The otter left us again but reappeared several minutes later for one last brief moment as he went down the far left channel which took him towards Fen Hide. Between appearances, a bittern flew from my far right into the far reedbed, perching on a reed stem until it too vanished from view, melting away into the far reedbed. It came out from hiding near the end of my shift and flew further left before plummiting into another section of reedbed. Other highlights today; sparrowhawk, jay and marsh tit.

Monday, 15 December 2014

Dec 15th Waterloo Park, Norwich

It is just about a week until Christmas and today I have decided to visit my local park in search for a festive bird... the robin.  Robins are very common birds, so my search was not very long. They are not perticularly shy birds and tend to pose for my camera for a few moments at a time.
 Robins are a classic Christmas card icon in the UK. That orange-red breast, that rounded body shape and cheerful-looking appearance sitting on a frosty branch. How can you not feel festive after seeing that?

But of course, to the bird itself, all this means something different. The red breast is a threat to other robins in its territory. They fight each other a lot, sometimes to the death. Not so cheerful now are they?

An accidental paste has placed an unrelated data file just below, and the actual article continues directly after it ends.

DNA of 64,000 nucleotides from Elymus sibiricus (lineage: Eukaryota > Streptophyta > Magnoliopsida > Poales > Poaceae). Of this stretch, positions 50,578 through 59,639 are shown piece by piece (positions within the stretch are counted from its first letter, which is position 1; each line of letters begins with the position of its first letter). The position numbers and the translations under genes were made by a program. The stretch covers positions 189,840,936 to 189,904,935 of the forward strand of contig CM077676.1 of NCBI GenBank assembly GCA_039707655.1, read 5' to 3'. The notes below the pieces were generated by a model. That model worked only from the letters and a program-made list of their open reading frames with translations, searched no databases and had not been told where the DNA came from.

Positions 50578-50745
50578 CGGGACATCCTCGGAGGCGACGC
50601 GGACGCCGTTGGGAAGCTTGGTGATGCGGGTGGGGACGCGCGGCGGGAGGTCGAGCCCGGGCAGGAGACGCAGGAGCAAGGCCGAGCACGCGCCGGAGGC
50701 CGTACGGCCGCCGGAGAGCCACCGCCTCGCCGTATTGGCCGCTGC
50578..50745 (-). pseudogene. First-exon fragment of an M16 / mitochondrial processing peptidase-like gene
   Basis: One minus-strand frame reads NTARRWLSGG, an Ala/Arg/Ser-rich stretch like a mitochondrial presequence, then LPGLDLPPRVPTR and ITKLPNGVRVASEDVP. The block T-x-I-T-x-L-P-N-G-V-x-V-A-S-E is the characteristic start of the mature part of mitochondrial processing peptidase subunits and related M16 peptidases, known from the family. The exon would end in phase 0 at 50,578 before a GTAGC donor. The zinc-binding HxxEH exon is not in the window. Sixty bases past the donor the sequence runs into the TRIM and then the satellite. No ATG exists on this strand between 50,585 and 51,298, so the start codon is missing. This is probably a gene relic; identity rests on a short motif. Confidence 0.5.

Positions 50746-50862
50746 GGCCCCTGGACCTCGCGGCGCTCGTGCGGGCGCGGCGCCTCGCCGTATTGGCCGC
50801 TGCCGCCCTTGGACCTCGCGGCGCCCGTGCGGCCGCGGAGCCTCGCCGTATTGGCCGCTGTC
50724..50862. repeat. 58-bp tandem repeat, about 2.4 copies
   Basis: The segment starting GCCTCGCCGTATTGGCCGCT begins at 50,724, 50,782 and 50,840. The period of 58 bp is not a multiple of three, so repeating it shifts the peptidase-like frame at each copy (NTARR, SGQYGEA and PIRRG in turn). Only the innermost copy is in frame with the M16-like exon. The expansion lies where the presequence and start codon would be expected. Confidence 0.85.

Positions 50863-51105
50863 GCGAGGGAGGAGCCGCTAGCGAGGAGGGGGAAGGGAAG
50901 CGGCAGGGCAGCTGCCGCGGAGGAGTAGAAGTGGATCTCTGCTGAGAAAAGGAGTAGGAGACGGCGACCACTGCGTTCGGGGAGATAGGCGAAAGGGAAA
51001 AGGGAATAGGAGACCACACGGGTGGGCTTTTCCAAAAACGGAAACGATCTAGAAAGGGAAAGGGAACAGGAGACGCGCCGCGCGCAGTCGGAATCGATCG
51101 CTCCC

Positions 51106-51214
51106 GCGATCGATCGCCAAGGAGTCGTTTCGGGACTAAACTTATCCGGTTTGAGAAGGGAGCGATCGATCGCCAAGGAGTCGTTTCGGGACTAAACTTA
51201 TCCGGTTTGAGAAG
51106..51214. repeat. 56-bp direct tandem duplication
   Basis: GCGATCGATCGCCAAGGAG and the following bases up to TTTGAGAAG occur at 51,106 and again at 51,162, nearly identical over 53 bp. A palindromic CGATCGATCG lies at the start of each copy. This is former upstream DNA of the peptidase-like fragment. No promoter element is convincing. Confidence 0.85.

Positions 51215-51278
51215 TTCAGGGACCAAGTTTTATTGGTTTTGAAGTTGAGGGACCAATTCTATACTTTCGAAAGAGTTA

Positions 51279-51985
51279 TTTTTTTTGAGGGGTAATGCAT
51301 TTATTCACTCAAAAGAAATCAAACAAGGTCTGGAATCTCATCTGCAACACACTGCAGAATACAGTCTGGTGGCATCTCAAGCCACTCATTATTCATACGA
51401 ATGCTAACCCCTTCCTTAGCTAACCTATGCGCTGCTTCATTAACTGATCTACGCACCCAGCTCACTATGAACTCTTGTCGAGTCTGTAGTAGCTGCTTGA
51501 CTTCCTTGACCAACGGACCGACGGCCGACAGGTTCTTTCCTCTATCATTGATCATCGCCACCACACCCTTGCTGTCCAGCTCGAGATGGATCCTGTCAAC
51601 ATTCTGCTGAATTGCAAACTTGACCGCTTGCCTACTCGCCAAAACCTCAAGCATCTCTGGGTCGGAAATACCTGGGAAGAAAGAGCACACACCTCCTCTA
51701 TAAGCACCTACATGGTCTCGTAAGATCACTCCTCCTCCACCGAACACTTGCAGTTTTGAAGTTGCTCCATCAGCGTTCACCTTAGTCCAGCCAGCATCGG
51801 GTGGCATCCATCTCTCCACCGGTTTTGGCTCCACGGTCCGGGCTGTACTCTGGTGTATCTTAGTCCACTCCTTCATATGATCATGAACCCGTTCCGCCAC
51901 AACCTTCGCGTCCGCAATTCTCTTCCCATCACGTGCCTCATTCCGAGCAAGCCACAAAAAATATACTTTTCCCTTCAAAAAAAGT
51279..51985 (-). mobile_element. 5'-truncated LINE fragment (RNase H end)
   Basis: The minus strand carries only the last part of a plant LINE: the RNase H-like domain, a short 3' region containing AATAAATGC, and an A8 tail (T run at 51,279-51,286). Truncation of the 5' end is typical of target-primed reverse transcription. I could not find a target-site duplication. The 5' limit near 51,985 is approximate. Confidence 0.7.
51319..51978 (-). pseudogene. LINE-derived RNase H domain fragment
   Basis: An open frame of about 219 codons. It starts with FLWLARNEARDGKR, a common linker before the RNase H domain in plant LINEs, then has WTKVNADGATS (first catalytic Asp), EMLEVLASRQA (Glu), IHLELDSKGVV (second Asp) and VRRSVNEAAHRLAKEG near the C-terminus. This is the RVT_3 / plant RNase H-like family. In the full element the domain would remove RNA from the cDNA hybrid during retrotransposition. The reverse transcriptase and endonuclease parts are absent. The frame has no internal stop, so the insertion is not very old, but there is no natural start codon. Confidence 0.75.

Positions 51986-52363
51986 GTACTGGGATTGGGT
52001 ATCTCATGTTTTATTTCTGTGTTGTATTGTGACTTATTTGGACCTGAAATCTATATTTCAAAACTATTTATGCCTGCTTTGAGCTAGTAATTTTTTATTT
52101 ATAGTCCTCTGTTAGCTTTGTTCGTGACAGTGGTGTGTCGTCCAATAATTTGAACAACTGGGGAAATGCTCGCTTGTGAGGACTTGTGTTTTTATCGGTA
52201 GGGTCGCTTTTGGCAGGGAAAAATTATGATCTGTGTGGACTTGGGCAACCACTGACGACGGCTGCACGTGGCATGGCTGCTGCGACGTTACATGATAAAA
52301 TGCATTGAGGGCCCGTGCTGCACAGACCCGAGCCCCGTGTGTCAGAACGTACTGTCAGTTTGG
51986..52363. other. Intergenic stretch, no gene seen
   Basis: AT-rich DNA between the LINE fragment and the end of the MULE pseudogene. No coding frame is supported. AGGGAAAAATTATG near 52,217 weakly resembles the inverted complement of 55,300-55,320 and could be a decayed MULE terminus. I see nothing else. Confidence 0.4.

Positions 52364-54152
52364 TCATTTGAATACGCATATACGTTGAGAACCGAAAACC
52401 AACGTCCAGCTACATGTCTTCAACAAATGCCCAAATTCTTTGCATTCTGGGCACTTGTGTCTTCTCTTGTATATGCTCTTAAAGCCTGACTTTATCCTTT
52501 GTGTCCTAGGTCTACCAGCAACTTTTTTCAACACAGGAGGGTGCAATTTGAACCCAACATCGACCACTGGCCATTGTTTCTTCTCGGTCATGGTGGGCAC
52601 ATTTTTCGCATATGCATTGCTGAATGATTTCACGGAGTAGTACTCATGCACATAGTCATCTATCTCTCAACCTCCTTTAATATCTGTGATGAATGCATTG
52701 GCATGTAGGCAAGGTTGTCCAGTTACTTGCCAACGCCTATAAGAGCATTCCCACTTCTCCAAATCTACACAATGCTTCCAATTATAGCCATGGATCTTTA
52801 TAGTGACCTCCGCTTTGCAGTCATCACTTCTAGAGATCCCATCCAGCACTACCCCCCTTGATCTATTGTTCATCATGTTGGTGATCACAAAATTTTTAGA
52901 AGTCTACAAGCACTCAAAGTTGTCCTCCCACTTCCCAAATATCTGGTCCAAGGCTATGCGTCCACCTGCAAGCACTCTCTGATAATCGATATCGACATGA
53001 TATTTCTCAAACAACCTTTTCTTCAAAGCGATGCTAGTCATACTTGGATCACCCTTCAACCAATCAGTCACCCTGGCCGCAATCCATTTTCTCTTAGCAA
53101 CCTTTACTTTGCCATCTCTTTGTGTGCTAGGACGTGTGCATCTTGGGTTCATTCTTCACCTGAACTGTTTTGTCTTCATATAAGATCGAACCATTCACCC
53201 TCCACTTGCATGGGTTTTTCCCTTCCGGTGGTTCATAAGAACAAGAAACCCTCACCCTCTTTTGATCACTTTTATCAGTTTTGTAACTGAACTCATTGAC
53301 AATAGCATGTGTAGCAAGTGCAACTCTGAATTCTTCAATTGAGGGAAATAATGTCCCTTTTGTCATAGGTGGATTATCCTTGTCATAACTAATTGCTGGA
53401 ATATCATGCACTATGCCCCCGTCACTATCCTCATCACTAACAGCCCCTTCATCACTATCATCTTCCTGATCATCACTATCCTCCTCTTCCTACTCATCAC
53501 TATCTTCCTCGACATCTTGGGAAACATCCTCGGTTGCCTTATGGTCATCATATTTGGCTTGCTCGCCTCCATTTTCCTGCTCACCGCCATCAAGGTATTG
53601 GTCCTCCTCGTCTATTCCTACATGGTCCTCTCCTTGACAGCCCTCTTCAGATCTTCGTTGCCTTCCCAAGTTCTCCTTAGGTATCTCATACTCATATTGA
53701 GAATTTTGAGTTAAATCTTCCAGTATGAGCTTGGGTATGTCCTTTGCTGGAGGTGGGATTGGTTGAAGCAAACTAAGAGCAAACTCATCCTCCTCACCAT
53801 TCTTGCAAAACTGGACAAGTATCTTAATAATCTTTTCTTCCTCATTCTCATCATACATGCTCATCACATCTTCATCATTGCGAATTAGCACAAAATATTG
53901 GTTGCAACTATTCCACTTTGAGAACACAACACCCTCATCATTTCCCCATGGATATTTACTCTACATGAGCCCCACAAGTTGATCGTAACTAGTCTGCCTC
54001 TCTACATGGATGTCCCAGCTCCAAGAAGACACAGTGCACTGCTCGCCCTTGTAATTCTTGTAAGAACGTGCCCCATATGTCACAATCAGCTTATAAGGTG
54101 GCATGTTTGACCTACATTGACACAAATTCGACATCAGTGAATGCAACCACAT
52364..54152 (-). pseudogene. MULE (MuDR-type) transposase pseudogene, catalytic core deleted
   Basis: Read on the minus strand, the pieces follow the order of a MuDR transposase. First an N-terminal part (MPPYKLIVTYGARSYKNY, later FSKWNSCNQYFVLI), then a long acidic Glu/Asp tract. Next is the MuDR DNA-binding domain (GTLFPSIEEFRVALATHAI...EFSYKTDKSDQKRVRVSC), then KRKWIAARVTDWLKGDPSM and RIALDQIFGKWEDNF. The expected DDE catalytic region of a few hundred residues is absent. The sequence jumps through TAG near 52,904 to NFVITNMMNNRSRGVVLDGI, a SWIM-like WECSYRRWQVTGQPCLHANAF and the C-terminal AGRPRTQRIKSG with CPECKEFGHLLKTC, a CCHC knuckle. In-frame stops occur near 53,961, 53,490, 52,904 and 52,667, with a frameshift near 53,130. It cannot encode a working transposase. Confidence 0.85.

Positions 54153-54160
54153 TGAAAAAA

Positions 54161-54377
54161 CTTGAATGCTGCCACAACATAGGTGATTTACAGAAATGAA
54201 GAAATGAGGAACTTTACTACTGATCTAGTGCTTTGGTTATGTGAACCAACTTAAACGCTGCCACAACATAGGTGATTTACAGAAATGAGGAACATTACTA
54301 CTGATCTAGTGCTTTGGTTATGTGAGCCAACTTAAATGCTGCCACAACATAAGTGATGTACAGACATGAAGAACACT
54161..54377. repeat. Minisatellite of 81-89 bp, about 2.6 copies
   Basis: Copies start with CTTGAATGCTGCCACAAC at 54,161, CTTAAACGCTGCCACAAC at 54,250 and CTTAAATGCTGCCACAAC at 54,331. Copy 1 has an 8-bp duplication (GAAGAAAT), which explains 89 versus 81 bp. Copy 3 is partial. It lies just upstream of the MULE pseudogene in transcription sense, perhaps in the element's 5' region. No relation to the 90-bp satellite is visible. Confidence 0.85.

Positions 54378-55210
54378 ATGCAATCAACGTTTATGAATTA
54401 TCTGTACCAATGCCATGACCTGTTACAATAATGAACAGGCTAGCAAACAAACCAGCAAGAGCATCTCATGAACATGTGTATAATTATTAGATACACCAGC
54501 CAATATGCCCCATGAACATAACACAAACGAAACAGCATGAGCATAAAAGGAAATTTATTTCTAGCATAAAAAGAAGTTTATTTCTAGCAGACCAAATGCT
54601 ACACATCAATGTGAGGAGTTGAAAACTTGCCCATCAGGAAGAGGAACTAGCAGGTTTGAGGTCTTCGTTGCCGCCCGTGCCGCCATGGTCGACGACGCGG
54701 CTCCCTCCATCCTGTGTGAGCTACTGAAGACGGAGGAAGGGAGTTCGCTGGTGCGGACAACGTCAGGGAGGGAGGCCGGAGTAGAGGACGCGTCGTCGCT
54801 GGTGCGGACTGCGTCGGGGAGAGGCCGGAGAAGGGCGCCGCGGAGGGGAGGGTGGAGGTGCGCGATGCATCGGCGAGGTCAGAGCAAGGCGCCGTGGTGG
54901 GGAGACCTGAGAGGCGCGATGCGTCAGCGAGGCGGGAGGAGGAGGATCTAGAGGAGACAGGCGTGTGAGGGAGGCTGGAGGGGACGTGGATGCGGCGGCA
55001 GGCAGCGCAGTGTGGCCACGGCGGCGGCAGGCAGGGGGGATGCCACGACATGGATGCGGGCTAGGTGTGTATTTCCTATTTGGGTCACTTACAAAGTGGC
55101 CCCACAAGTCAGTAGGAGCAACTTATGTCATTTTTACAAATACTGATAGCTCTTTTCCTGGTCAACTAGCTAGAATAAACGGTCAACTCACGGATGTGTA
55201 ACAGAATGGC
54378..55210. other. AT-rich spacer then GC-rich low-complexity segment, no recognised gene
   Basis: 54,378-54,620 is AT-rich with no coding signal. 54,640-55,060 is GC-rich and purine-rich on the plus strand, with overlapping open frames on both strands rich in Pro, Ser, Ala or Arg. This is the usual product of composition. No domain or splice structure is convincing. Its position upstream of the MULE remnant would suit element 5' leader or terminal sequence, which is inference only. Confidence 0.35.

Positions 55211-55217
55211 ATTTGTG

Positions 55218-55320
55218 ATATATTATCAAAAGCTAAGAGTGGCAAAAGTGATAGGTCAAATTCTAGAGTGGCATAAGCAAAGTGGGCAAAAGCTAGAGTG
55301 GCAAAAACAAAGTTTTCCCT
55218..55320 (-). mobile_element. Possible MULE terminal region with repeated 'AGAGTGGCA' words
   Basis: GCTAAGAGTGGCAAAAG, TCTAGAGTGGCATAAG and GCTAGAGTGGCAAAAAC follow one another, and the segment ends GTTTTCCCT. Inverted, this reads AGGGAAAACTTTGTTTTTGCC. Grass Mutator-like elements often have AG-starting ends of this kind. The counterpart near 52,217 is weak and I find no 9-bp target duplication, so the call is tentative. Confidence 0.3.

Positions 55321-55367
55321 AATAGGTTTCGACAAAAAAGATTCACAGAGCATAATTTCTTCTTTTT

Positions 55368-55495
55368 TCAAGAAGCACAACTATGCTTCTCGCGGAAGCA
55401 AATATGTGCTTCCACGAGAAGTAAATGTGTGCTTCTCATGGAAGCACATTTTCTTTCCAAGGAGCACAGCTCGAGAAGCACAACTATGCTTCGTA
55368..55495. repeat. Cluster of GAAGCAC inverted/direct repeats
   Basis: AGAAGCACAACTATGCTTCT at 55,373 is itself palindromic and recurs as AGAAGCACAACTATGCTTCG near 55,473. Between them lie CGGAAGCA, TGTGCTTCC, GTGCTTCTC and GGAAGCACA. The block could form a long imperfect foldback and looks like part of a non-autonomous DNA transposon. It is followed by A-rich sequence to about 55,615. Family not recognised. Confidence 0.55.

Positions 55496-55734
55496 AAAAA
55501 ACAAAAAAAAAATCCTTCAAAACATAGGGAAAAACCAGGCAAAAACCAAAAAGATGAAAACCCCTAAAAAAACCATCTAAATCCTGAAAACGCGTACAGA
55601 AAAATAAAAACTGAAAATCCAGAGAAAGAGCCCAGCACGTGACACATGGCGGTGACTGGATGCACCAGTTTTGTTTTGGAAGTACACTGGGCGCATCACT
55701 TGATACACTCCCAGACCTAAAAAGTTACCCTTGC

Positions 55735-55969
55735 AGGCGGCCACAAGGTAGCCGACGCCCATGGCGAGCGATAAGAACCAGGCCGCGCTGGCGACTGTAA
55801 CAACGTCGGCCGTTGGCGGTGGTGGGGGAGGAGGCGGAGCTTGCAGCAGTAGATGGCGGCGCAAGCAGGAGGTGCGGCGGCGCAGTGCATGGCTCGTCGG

As it is winter, you will notice in these photos that these robins look plump. Actually, this is just fluffy insulation not fat. Its just trapped air within the feathers making it quite cosy.

The song is a soft and whispery, mellow tune which both males and females sing to defend territories. Just listening to them singing, I notice they are everywhere in this park. It is like a secret turf war under our noses. And they will defend their patch even throughout the night under the light of a streetlamp.

But despite all this, robins are still loved by many. Which leads to one question, how did robins get on Christmas cards in the first place? Well, we have the Victorians to thank for that. During the Victorian era postmen wore red uniforms and were known as 'Robins'. Postmen are a cheerful lot and are responsible to delivering the cards in the first place. So I'm guessing that is the connection and the reason why a robin is on a Christmas card.

Robins are a perfect bird for beginners starting the bird watching hobby. You just need a garden  to find them. But as I don't own a garden, that does not mean I can't meet a robin as you can find them almost anywhere that you go. A true festive favourite that is with us all year round, not just for Christmas.